Cooperative Fish and Wildlife Research Units Program:
Education, Research and Technical Assistance for Managing Our Natural Resources


Range wide, river-specific dam impacts on Blueback Herring, Alewife and American Eel.

August 2023 - December 2025


Participating Agencies

We propose to develop and parameterize Alewife, Blueback Herring and American Eel river-specific models across their entire ranges. These models will be populated with estimates of region-specific life-history parameters, estimates of habitat (e.g., acres) and the dam landscape. Once developed, these models will be freely available to hydro practitioners for the use in planning for species conservation and recovery relative to hydropower at both local and regional scales. The challenges for developing the habitat and population model components vary greatly among these three species.

Alewife and blueback herring (collectively “river herring”) range from South Carolina to Newfoundland . These two species are anadromous – growing in the marine environment and returning to fresh water as presumptive spawners (alewife returning first in the spring, blueback herring timing overlaps, but is later). The two species are similar in appearance and life history, but critical distinctions (from each other and from American shad) prevent a direct reapplication of the GIS work used to model American shad. Blueback herring do not usually swim far upstream to spawn (historic runs in the Connecticut River not withstanding). Blueback Herring prefer to spawn in fast currents or over hard substrate .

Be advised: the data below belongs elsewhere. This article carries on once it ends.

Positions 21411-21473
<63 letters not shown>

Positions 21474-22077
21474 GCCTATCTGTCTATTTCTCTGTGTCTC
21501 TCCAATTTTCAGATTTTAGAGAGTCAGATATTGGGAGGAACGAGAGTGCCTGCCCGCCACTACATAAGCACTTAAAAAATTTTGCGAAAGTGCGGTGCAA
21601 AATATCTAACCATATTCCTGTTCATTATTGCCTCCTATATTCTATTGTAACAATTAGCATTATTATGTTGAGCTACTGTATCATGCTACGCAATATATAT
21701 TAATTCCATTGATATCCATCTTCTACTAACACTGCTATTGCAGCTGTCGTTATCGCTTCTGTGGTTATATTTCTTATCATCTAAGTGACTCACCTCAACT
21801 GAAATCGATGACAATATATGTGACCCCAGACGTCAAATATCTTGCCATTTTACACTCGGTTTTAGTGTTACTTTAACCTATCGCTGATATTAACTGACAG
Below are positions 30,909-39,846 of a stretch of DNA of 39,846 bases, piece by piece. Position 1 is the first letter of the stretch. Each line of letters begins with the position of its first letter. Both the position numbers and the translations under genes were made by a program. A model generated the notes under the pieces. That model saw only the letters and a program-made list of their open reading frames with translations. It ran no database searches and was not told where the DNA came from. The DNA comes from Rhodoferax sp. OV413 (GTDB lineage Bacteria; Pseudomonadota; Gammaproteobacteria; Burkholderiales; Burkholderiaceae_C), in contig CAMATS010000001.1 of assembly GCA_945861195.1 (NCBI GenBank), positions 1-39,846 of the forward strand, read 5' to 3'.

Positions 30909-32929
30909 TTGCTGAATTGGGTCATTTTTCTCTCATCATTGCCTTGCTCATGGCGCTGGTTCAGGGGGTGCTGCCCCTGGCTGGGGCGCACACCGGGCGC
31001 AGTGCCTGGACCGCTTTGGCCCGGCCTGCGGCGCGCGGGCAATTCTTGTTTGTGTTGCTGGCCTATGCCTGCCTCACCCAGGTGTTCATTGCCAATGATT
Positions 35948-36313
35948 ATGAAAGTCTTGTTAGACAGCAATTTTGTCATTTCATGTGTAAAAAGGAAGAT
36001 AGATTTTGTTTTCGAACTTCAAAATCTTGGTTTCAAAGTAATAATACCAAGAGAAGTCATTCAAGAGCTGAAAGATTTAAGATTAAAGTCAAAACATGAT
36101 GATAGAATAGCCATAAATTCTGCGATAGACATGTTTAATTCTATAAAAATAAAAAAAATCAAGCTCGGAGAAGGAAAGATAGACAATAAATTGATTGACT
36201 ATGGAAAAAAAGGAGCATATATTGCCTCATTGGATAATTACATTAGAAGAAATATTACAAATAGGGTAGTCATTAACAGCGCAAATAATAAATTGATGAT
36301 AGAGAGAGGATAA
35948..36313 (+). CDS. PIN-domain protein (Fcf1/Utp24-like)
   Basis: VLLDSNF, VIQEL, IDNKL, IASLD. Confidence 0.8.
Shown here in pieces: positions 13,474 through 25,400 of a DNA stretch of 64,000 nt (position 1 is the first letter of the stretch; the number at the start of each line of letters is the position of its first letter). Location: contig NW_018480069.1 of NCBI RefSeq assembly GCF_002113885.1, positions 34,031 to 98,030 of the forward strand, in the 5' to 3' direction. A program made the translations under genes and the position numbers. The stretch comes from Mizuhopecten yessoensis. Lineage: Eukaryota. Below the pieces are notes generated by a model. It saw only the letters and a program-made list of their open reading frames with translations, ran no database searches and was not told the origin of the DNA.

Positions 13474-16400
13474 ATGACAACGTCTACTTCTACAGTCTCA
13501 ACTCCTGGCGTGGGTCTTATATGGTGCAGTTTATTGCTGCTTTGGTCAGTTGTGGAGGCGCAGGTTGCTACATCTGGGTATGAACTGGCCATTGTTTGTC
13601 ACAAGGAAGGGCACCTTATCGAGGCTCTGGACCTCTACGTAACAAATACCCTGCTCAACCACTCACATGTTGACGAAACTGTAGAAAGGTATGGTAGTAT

In contrast, adult alewife prefer to spawn in slow moving water such as lakes or flowages. In the northern part of their range, they are iteroparous, meaning that adults return to the ocean after spawning. Both species’ juveniles spend 2-7 months in freshwater, and at 23-100 mm total length they migrate to the ocean. As anadromous species, blueback herring and alewife spawning is contained in isolated freshwater systems. These species are, therefore, amenable to river specific population modeling.

A similar approach with the catadromous American Eel represents a fundamental challenge as the growth phase of this species is in fresh water, and spawning occurs in the ocean. The population is believed to be panmictic, a single population across the entire range of the species. After beginning life in the Sargasso Sea, American Eel larvae are dispersed by ocean currents across the eastern coast of North America . They eventually transition to a translucent “glass” stage near coastal waters and begin actively swimming upriver, when many encounter dams in pursuit of freshwater lakes, rivers, and streams. Because these barriers delay movement and limit American Eel establishment in headwater reaches , many dam structures have been retrofitted with juvenile eel ladders to offer upstream passage opportunities . Once in fresh water, eels may reside in these systems for more than 20 years before beginning a transoceanic spawning migration to return to the Sargasso Sea, during which they must pass the same dams they ascended as juveniles. These fish represent a challenge in the variety of habitats they can inhabit during their growth phase, as well as the integrated nature of range-wide river contributions to a single population.